As usual, I attended CES 2009 and spent a lot more time talking with mobile devices vendors (my day job) than home theater. This was a good strategy for anyone this year because the Palm pre stole the show, but there were still plenty of thin LCD TVs, 3D TV, mobile TV, and a few speakers and receivers sprinkled throughout the sprawling show floor. I didn't make it to the Hilton, where most of the high end audio was housed, at all. Still, it's hard to avoid home theater when you have to attend press conferences from Sony, Samsung, LG, Toshiba, etc. and walk the show floor.
After talking to the Dolby Mobile folks, I was pressed into sitting through a terrific demo of Dolby IIz, which adds a (derived, not native) height channel. I've been using Yamaha receivers for years that perform the same trick, so I could certainly appreciate the notion - Dolby seems to be going more for sound placement (i.e., making it sound like the helicopter is hovering above you), while Yamaha is intended for room augmentation (i.e., making it sound like your room is bigger). The 9 minute demo certainly sounded great, but if I listened to my own home theater at those volume levels I'd be deaf before the end of the movie.
I also saw the latest generation of DLP in both super-large format (Optoma's HD8200 projector) and small (TI-powered pico projectors for use with cellphones were everywhere). I stopped by the Optoma booth to see the pico projector, and stayed for a short demo of the HD8200 on a 2:35 screen in a completely dark room. They were playing a clip from I Am Legend, a movie I have only seen in projector demos, so I know the clip well. Contrast ratio and black levels were insanely good, but there was weird artifacting that appeared just before fast motion content that drove me crazy. It could be an issue with the setup, the source, or a bug in a preproduction demo unit, but if I had bought that system, I'd be returning it.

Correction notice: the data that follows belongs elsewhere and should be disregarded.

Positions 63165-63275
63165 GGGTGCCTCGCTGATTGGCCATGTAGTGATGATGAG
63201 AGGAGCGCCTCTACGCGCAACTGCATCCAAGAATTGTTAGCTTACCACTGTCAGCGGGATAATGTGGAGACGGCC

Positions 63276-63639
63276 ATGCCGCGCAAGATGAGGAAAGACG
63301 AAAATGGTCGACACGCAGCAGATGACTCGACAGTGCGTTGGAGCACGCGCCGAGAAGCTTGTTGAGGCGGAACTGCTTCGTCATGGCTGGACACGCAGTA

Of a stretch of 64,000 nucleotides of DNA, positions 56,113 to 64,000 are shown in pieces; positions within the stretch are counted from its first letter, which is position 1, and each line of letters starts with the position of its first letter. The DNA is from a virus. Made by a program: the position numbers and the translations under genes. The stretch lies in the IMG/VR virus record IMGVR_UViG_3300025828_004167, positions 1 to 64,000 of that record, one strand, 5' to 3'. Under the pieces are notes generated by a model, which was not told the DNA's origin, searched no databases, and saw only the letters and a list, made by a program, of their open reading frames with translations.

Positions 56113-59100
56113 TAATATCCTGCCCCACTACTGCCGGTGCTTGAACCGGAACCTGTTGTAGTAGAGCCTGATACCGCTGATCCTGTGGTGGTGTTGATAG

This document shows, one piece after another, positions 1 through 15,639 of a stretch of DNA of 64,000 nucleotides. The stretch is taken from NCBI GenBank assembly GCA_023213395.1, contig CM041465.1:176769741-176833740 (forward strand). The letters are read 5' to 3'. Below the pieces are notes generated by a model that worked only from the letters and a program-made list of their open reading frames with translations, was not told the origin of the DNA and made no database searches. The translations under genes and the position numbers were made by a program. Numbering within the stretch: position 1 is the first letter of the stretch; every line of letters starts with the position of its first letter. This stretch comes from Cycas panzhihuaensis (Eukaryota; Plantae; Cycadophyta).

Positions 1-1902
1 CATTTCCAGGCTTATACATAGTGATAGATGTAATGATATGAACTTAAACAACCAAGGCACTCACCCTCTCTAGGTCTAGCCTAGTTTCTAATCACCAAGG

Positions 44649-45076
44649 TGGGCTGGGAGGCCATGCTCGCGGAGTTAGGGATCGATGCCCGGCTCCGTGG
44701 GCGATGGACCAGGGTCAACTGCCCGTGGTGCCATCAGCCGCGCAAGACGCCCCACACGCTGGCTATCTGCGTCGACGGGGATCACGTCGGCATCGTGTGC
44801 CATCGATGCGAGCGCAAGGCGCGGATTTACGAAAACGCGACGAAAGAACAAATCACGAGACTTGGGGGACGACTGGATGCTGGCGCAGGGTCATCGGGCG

Finally, at the Sony press conference the swag was an eco-friendly bamboo fiber bag, which feels like silk and is apparently intended to be used (and reused) for grocery shopping. Or something. When I unpacked it after the show, I noticed that the care tag is unintentionally poetic and hilarious, a sort of bad translation haiku:
Do not close to fire
Only for shipping bag
Washing will shirink slightly
Only non-chlorine blench
Wet dark cloth will fadeing
The color will fading under sunlight or fluorescence for long time